Tuesday, November 25, 2014

A Prophetic Sign in Ferguson

Watching the split-screen coverage in Ferguson, Missouri, last night demonstrated how far apart justice can be from the law. On one side of the TV, St. Louis County Prosecutor Robert McCulloch explained how he failed to get an indictment in the case of a white police officer shooting and killing an unarmed black teenager. On the other side, images showed angry protesters shouting at militarized police, and showed looters throwing bricks through windows and setting cars and buildings on fire. No one can honestly describe the scene as justice. Even if the law was followed, there is still a dead teenager and a racially-divided city.

Justice cannot be found just in laws. And that was precisely the mistake in McCulloch's tone-deaf remarks. Even if the findings he presented were correct, he could have presented them in a more appropriate and effective manner. Yet, he seemed to mistake the legalese as the voice of justice. Surely he knew his words would impact people. 

As I watched the images flickering next to McCullough, I marveled at the irony that Ferguson already had a large "Season's Greetings" sign up. It created quite a powerful visual metaphor as militarized police gathered under it. Could this be the mythical "war on Christmas"?

(Reuters photo here)
The cynic in me believes McCulloch wanted the split screen scenes that we saw last night, that he wanted angry looters to burn the city down. Why else would he wait several hours to announce the grand jury decision until hundreds of people had time to gather? And why else would he announce the explosive news at night, which made it harder for police to keep order? It seems he wanted the violence in the streets so those scenes would dominant the news. Thus, his failure to get an indictment would not remain the focus of attention.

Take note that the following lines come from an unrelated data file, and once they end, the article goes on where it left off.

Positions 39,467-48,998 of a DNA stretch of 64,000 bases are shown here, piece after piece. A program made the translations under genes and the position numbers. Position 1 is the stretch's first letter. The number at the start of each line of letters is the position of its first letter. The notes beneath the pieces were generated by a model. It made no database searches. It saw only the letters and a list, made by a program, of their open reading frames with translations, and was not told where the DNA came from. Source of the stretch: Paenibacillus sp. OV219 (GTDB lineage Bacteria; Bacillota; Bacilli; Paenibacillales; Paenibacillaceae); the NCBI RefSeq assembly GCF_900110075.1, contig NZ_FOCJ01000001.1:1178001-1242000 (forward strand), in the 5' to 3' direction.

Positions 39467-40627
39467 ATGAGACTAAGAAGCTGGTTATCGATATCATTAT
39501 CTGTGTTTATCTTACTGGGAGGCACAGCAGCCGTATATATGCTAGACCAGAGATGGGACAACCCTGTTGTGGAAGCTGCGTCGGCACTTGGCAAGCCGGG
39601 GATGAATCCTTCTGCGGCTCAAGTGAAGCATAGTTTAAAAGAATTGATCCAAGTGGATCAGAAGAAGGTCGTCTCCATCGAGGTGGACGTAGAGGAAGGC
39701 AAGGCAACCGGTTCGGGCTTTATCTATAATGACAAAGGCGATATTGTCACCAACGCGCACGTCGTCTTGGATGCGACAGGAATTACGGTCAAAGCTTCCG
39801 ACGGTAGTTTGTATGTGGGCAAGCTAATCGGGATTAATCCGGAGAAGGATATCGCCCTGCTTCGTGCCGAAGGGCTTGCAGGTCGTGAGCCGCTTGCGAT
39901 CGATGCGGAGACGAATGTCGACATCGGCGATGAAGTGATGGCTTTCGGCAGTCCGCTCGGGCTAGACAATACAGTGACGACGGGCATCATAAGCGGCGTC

Former New York State Chief Judge Sol Wachtler famously claimed if a prosecutor wanted, they could get a a grand jury to "indict a ham sandwich." He was just barely joking since it remains incredibly rare for a grand jury not to offer an indictment (far less than 1 percent failure rate in federal cases). The bar for indictment remains - correctly - much lower than a guilty verdict in a trial. The question is not if one is guilty but rather if their innocence or guilt should be carefully considered. If conflicting evidence (including conflicting eyewitness accounts) emerges, then a trial should sort through the case. Yet, even as McCulloch justified the non-indictment, he noted conflicting evidence and witness accounts. Additionally, poor police procedures at the crime scene should warrant further scrutiny in a trial. 

Turns out, this is the fifth time McCulloch failed to garner an indictment - out of five cases - in a case where a police officer shot someone. He did not even ask the grand jury to indict Officer Darren Wilson in this case. So McCulloch got exactly what he asked for, exactly what he appeared to want. He may have stayed within his legal rights, but we dare not call that "justice" - especially not as we enter into this season of reflecting about true justice. 

(Getty photo here)
Shortly after McCulloch finally finished his long remarks, scenes of tear gas filled the air. Although tear gas remains banned from use in war as a chemical weapon, police use it on civilians. As it poisons the air, it attacks not only looters but also peaceful protesters and journalists. As long as tear gas floats through our cities, we dare not call that "justice."

The looters who destroyed businesses and cars cannot claim to desire justice. An injustice in a courtroom does not justify injustice in the streets. Even a church building - the one where Michael Brown's father was baptized on Sunday - burned. Senseless, hateful violence. Most who gathered to protest the grand jury decision were peaceful, but the images of the violent ones dominate the news and undermine the messages of protest. The looters hurt their own desire for justice and play right into the hands of the prosecutor. As long as people turn to violence to voice their frustrations, we dare not call that "justice."